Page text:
The EEOC has taken some high-profile hits lately, see here and here, but in EEOC v. Baltimore County, No. 13-1106 (4th Cir. Mar. 31, 2014), the EEOC scored a victory against Baltimore County, Maryland, which had an employee retirement benefit plan that the EEOC alleged unlawfully discriminated against older workers in violation of the Age Discrimination in Employment Act (ADEA), 29 U.S.C. §§ 621-634. The Fourth Circuit held that it is unlawful to require older employees to contribute a larger percentage of their salaries to a retirement plan that bases retirement eligibility on years of service rather than meeting a specified retirement age.
In 1945, Baltimore County established a retirement benefit plan that provided that employees were eligible to retire and receive pension benefits at age 65, regardless of the length of their employment. Baltimore Cnty., at 4. The plan was funded, in part, from contributions by employees who contributed a fixed percentage of their annual salaries to the plan. Id. at 5. To ensure that all employees received the same level of benefits, contribution rates were based on, among other things, the number of years that an employee would contribute to the plan before being eligible to retire at age 65. Id. Older employees therefore ended up paying a greater percentage of their salaries to the plan. Id. at 6.
Over the years, the County modified its plan so that correctional officers became eligible to retire after only 20 years of service, regardless of age, or at age 65 with five years of service. Id. at 6-7. Two correctional officers filed charges of discrimination with the EEOC, alleging that the disparate contribution rates discriminated against them on the basis of age. Id. at 7-8.
The County actually won on summary judgment back in 2009. The District Court held that the plan’s disparate contribution rates were not motivated by age, but rather by the number of years remaining until an employee reached retirement age. The different contribution rates were permissible because older new-hires had less time to accrue earnings on their contributions and because of the “time value” of money. EEOC v. Baltimore Cnty., No. 07-CV-2500 (D. Md. Jan. 21, 2009). The Fourth Circuit vacated that judgment, holding that the District Court had considered only the age-based retirement eligibility requirement, and had failed to consider the plan’s separate provision for service-based eligibility. EEOC v. Baltimore Cnty., No. 09-1688 (4th Cir. June 25, 2010). On remand, the District Court granted partial summary judgment in favor of the EEOC. EEOC v. Baltimore Cnty., No. 07-CV-2500 (D. Md. Oct. 17, 2012).
Fourth Circuit Decision
The County’s primary argument on appeal was that the District Court had failed to apply the factors identified by the Supreme Court in Kentucky Retirement Systems v. EEOC, 554 U.S. 135 (2008). But the Fourth Circuit held that that case was inapplicable to the District Court’s analysis because it presented a different question: whether “pension status” unlawfully constituted a “proxy for age.” In that case, the plan treated employees differently based on their pension status rather than on their age. But Baltimore County’s plan required different contribution rates explicitly in accordance with employees’ ages at the time of their enrollment in the plan. The employee’s eligibility to retire (i.e., “pension status”) therefore had no bearing on the disparate treatment in that case, i.e., that older employees were required to contribute a higher percentage of their salaries to the plan than younger employees. Baltimore Cnty., at 13-15.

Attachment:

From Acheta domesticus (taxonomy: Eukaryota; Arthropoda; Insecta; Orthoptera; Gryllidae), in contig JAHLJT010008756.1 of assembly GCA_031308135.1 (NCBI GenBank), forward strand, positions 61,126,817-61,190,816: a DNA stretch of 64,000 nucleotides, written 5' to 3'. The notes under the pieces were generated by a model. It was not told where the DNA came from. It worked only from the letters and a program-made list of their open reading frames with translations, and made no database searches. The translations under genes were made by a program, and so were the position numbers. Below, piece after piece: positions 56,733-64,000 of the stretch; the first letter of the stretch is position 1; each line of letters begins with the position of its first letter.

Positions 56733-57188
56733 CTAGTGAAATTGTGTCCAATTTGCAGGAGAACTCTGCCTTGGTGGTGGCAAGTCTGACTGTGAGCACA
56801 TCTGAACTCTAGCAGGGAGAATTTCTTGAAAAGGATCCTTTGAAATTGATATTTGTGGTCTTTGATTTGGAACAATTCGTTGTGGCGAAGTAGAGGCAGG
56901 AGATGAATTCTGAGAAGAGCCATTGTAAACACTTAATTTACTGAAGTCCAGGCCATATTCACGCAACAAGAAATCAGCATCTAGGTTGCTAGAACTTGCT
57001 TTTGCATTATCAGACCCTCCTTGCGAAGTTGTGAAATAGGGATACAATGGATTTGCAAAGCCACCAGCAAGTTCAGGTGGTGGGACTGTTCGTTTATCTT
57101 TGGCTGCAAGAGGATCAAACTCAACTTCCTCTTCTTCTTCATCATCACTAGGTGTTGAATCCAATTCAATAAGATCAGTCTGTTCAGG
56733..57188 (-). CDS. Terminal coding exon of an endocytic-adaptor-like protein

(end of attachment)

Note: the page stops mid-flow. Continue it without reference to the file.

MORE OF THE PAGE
An employer violates the ADEA by relying on a facially discriminatory policy where age is the “but-for” cause of disparate treatment of older employees. Accordingly, the only question in Baltimore County was whether the disparate contribution rates were lawfully based on a reasonable factor other than age. Id. at 15. While there may have been some basis for such disparate treatment at the plan’s inception – when the only basis for reaching retirement eligibility was reaching retirement age – that justification disappeared when the plan was modified to allow employees to retire based solely on a set number of years of service. Id.
Under the terms of the plan, correctional officers were eligible for retirement after 20 years of service. So a 20-year-old and a 40-year-old would both be eligible to retire after 20 years, but the 40-year-old would still have to contribute more of his or her income to the plan over the same twenty years to receive the same retirement benefits. Because the plan required older employees to contribute more of their income to the plan regardless of whether they chose to retire after reaching retirement age or after working the required number of years, the number of years until retirement age could not be the basis for the disparate rates. Id. at 15-16. Accordingly, the disparate rates were not motived by anything other than age, and were a violation of the ADEA. Id.
Implications For Employers
This case demonstrates the complexities and potential pitfalls employers face while trying to navigate the ADEA. It often makes sense to treat older and younger employees differently under a retirement plan in order to ensure that all employees receive the same level of plan benefits. But employers must be aware that any such differences will be considered facially discriminatory and therefore must be based on a reasonable factor other than age. The plan must be carefully structured so that any age-based disparities are actually justified by the different financial considerations that might apply to older employees when calculating plan benefits and contributions.
Readers can also find this post on our Workplace Class Action blog here.